Lewis Phillips: Well, it has happened. When the Ryan Villopoto to MXGP rumours originally surfaced, most laughed and shrugged them off. Honestly, I did too; this rumour pops up every year and it never materialises.
However, this is obviously different – it is actually happening! To the delight of fans in every corner of the world, Ryan Villopoto (the best that America has to offer) will face Antonio Cairoli (the best that Europe has to offer) in an eighteen-round duel that will stretch across multiple countries, many different tracks and a handful of continents. The move is unorthodox, as an overwhelming majority of the riders prefer to settle in their homeland where they are surrounded by their family and friends and can make millions. It sounds ideal, right? Villopoto wants more than that though; he always has been unique.
You could argue that this is not the ideal time for the move, as he is coming off of a knee injury that he has labelled as the most serious of his career and has reportedly split from his trainer, Aldon Baker, who guided him to no less than six 450F championships in four years. However, Ryan will undoubtedly be spending a large amount of time with Tyla Rattray (another rider that was previously under Baker’s wing), so the two will be able to use the knowledge gained from their previous training regime to ensure that they are one-hundred percent heading into this new challenge.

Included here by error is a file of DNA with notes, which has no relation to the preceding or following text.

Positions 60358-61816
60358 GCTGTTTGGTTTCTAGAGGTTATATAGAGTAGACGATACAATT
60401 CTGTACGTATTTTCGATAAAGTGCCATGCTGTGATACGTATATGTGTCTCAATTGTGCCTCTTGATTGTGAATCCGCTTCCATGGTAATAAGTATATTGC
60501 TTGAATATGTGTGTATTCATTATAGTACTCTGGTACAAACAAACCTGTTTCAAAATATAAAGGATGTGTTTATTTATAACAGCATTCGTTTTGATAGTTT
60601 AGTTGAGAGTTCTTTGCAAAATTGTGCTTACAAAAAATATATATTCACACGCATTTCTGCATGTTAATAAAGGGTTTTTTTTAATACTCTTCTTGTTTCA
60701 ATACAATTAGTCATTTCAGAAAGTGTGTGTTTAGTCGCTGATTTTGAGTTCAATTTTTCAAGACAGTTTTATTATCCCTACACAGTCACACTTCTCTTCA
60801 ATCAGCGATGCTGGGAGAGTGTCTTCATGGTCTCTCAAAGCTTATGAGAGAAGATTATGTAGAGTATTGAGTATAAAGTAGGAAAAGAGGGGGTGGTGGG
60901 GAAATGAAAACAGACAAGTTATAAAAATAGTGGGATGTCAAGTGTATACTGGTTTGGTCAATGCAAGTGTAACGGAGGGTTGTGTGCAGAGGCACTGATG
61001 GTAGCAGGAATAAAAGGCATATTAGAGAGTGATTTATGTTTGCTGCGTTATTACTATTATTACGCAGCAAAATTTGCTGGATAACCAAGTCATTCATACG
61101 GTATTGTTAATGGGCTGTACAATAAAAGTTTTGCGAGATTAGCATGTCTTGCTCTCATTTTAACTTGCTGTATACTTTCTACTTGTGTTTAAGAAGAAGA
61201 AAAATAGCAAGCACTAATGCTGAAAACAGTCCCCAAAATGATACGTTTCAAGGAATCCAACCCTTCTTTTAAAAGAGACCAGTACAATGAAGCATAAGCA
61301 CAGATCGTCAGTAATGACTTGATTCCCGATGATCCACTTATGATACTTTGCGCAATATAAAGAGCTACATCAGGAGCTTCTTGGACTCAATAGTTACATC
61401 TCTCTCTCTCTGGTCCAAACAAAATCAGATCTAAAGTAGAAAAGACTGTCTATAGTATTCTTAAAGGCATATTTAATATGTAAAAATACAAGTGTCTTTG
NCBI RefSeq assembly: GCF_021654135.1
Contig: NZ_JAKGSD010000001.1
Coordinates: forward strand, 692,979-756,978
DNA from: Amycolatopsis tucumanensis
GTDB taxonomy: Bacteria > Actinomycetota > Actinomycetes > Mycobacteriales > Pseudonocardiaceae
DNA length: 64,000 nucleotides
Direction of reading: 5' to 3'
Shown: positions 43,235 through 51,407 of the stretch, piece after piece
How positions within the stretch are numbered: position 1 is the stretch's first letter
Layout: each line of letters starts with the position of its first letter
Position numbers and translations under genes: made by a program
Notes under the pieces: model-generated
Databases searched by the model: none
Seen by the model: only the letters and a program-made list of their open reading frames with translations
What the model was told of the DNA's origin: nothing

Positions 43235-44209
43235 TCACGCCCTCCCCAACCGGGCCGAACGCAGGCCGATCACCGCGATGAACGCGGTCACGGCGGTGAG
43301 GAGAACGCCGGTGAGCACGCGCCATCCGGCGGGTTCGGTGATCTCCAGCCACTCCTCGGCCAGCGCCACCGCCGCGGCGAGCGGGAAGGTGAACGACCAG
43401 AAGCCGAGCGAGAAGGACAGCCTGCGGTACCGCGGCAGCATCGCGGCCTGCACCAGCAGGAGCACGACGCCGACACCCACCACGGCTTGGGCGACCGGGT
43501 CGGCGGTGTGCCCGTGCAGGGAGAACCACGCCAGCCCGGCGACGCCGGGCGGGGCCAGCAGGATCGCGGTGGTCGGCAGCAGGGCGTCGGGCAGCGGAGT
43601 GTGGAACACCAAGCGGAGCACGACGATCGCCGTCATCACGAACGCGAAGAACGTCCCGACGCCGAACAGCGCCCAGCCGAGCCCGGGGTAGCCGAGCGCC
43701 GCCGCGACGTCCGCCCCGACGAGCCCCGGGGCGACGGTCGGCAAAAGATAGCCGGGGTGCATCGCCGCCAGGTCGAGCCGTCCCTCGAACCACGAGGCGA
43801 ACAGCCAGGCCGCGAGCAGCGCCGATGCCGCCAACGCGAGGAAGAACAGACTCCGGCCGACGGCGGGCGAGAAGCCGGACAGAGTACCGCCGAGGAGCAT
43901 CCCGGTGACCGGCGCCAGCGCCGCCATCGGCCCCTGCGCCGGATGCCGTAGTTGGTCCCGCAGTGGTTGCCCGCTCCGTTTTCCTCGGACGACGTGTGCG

Rattray is going to be a great help to Villopoto; I honestly believe that. Why else would Ryan be so keen to have him as a teammate beneath the Monster Energy KRT tent? Tyla has already been the foreigner that has tackled the FIM Motocross World Championship for the first time and he knows the series and tracks (although around half are new) as well as anyone. So, when it comes to set-up and knowing what to expect prior to a weekend, he will be able to guide RV. Having a familiar face alongside him will also make him feel more comfortable in the exotic surroundings.